If you’re in a league where Yermín Mercedes has catcher eligibility, ride the wave. His bat has always played but playing time is still a long-term concern. The White Sox need to find ABs for Mercedes, Zack Collins, and Andrew Vaughn. Not to mention Leury García and Billy Hamilton. This will be an evolving situation over the course of the season.

The Padres could get Austin Nola back in short order, eliminating any fantasy value Victor Caratini gained over the first week.

It’s nice to see Mitch Garver’s power return. He’ll continue to battle Ryan Jeffers for playing time over the course of the season, capping his ceiling unless he returns to 2019 form.

New Detroit Tiger Wilson Ramos has had himself a week, hitting three HRs in four games. Ramos hasn’t hit more than 14 HRs since 2016 and I don’t think he’s suddenly found a new power source, but he leads all catchers in average EV at 103.9, including four batted balls at 108 or higher, giving him three of the top five and four of the top 15 hardest-hit balls by a catcher so far. Add him for the average – he can hit .300 unlike many other catchers – and accept whatever power you get. This could be a tough week for him against Houston and Oakland though.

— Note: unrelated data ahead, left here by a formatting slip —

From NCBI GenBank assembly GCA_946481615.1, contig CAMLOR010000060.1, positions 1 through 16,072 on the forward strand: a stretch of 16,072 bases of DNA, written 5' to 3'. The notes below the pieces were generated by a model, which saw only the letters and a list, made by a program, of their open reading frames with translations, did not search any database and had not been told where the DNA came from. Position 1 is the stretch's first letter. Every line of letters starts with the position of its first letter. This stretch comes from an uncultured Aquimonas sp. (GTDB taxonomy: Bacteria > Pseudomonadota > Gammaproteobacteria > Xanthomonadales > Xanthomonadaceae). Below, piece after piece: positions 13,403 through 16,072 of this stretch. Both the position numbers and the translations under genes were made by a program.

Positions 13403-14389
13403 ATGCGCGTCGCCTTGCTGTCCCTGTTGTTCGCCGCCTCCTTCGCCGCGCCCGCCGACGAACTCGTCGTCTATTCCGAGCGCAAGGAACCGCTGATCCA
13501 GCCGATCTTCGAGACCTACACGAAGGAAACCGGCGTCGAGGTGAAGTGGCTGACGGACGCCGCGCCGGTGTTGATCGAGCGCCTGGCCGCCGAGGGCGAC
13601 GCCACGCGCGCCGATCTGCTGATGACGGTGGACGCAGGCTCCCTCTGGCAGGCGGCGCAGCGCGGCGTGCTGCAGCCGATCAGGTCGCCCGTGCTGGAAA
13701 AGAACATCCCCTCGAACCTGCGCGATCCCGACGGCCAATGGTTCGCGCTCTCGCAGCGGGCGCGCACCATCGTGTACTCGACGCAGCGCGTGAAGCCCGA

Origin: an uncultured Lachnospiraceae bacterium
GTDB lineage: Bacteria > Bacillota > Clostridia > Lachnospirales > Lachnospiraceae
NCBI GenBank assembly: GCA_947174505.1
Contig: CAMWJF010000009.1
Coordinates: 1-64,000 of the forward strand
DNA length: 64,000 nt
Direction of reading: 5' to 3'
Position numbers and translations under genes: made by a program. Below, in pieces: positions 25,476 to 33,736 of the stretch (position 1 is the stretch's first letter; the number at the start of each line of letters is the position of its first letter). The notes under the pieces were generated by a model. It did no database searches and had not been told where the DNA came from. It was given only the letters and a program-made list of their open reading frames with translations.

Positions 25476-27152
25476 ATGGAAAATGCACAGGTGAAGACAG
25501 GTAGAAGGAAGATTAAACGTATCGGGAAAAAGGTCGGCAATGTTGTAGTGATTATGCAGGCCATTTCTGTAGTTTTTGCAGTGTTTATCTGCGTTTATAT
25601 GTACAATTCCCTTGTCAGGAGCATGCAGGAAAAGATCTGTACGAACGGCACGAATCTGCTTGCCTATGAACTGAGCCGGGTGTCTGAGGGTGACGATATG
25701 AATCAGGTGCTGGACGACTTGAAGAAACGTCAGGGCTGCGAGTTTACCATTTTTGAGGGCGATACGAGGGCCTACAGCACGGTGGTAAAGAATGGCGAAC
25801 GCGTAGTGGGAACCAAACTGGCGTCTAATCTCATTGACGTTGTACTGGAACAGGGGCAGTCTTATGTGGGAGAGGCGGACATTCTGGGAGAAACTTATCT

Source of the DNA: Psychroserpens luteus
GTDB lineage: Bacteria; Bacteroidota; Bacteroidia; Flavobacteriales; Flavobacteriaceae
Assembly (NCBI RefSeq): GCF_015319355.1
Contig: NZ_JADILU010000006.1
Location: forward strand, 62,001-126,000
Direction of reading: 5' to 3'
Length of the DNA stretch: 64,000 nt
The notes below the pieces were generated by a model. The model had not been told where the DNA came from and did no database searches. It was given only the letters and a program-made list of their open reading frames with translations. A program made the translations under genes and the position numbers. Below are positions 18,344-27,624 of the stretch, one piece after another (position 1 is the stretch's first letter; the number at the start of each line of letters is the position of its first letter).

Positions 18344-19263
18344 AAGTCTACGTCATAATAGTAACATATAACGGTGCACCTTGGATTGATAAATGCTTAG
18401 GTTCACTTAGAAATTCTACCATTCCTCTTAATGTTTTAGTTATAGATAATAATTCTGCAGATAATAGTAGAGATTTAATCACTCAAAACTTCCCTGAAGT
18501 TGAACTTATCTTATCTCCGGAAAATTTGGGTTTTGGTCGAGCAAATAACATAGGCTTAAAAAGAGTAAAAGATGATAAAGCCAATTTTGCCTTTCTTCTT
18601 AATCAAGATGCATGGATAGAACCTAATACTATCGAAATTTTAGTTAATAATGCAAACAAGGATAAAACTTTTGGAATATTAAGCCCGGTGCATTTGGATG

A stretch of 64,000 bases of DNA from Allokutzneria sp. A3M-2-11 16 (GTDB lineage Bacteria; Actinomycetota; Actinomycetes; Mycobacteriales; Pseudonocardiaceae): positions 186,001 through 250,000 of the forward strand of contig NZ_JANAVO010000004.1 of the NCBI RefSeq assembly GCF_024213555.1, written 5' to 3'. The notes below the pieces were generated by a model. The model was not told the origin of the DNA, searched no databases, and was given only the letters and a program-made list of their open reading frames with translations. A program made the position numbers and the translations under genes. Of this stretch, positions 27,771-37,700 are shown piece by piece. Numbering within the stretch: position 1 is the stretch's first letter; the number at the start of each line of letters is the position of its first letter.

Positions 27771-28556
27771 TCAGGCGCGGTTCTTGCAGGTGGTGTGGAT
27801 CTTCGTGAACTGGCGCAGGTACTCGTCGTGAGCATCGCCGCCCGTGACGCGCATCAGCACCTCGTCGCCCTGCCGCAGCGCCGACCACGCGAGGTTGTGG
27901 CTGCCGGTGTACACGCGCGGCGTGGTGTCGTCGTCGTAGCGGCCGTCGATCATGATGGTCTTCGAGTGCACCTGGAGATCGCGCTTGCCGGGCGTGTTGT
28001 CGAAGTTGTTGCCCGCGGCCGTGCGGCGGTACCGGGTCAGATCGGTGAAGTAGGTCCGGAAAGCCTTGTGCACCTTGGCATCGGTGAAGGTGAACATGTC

We’ve seen this before: Max Stassi is off to an electric start, but I’m not buying it. If he continues hitting nearly half of his batted balls over 100 MPH, we may have to reconsider.

He’s only a backup, but the second hardest-hit ball by a catcher this week came at 111.6 off the bat of Andrew Knapp. Interesting. Very interesting.

If you reached to get Will Smith, I’m sorry but you’ll continue to deal with frustration due to Austin Barnes‘ continued presence. In fact, he actually got more playing time this past week than he’ll normally get, as the Dodgers needed a DH in Oakland. I recommend Smith’s managers grab Barnes if they have an open roster spot.



This Week’s Streamers


Well, that was a lot to go through. Now, let’s take a look at some of the players and who could provide some value to your team this week: